Office seating reorganization can improve operational efficiency in many ways. In fact, research shows that there are benefits to shuffling seating arrangements on a regular basis. Here's what you need to know so you can adjust your office seating plan to maximize productivity and foster innovation.

Office Seating Reorganization Research Findings

As the Wall Street Journal reports, research from Sociometric Solutions — a firm that uses sensors to analyze workplace communication patterns — found that "there is only a 5% to 10% chance employees are interacting with someone two rows away." In an effort to counteract this trend, many companies are moving their employees around every few months to increase productivity and collaboration.

Moreover, in the Wall Street Journal article, Christian Catalini — an assistant professor at the Massachusetts Institute of Technology's Sloan School of Management — says that, although grouping employees by department can allow for improved focus and efficiency, mixing them up can foster innovation. Therefore, it's important to think about where you seat your employees.

Researchers from the Harvard Business School, hiQ Labs and Cornerstone OnDemand indicate bottom-line benefits when businesses carefully consider where to situate their employees. By simply adjusting the seating chart, you can improve organizational performance by up to 15 percent, according to Human Resource Executive Online. In other words, you are harnessing the "spillover" effect by seating an employee next to another employee with complementary strengths. However, if a person sits next to someone who is a lesser performer, negative peer spillover can result. "If you sit next to someone who is a really hard worker, you say, 'I'd better step up my game,' and you tend to do better, but as soon as you move away, you say, 'I can take it easy and take a breather,'" says Michael Housman, a workforce scientist in residence at hiQ Labs.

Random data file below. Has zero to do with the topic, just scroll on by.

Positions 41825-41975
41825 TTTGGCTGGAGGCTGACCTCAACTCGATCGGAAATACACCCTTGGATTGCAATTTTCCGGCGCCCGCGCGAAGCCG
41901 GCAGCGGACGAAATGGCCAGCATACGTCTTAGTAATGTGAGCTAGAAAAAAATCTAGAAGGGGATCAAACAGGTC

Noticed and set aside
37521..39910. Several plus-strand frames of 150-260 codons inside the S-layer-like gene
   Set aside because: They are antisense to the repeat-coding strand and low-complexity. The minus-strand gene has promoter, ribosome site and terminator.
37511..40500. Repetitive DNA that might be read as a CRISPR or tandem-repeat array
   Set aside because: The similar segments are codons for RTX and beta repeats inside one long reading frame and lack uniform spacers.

Top Office Design Trends

Open floor plans and unassigned seating, such as multipurpose workspaces, are also becoming increasingly common, according to an article featured in Fast Company. "Not only are cubicles disappearing, but now their replacement — the bench — is being overtaken by non-assigned seating," says Scott Lesizza, a principal at Workwell Partners, a design company specializing in developing efficient workspaces. Oval-shaped desks, as well as adjustable tables for standing meetings, will also become increasingly popular, Lesizza predicts.

Design experts also say that flexible workspace layouts that utilize modular furniture and components are a growing trend, according to Fast Company. This strategy makes rearranging and moving office furniture on the fly easy.

Overall, office seating reorganization may be a strategy to consider, as it can help increase collaboration and create the synergy needed to improve operations.

Tags: operations